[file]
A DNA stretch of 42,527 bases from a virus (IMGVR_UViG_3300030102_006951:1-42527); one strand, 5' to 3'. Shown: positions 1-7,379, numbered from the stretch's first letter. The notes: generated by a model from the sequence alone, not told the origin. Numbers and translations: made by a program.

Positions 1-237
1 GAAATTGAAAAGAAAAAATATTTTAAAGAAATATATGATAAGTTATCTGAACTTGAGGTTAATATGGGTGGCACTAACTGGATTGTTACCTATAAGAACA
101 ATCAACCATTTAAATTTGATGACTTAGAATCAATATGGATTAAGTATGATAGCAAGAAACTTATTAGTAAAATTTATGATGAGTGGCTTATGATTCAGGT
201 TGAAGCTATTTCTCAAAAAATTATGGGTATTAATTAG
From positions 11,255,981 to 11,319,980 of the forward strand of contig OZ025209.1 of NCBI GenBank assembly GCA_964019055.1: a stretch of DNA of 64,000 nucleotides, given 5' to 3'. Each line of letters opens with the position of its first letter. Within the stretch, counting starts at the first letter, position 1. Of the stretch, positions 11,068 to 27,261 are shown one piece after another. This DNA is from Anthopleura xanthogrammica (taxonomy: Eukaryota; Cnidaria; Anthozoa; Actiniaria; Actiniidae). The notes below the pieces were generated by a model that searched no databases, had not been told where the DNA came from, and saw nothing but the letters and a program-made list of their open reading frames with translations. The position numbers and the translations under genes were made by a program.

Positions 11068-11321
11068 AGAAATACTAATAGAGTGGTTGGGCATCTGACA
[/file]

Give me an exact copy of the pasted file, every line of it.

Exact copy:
A DNA stretch of 42,527 bases from a virus (IMGVR_UViG_3300030102_006951:1-42527); one strand, 5' to 3'. Shown: positions 1-7,379, numbered from the stretch's first letter. The notes: generated by a model from the sequence alone, not told the origin. Numbers and translations: made by a program.

Positions 1-237
1 GAAATTGAAAAGAAAAAATATTTTAAAGAAATATATGATAAGTTATCTGAACTTGAGGTTAATATGGGTGGCACTAACTGGATTGTTACCTATAAGAACA
101 ATCAACCATTTAAATTTGATGACTTAGAATCAATATGGATTAAGTATGATAGCAAGAAACTTATTAGTAAAATTTATGATGAGTGGCTTATGATTCAGGT
201 TGAAGCTATTTCTCAAAAAATTATGGGTATTAATTAG
From positions 11,255,981 to 11,319,980 of the forward strand of contig OZ025209.1 of NCBI GenBank assembly GCA_964019055.1: a stretch of DNA of 64,000 nucleotides, given 5' to 3'. Each line of letters opens with the position of its first letter. Within the stretch, counting starts at the first letter, position 1. Of the stretch, positions 11,068 to 27,261 are shown one piece after another. This DNA is from Anthopleura xanthogrammica (taxonomy: Eukaryota; Cnidaria; Anthozoa; Actiniaria; Actiniidae). The notes below the pieces were generated by a model that searched no databases, had not been told where the DNA came from, and saw nothing but the letters and a program-made list of their open reading frames with translations. The position numbers and the translations under genes were made by a program.

Positions 11068-11321
11068 AGAAATACTAATAGAGTGGTTGGGCATCTGACA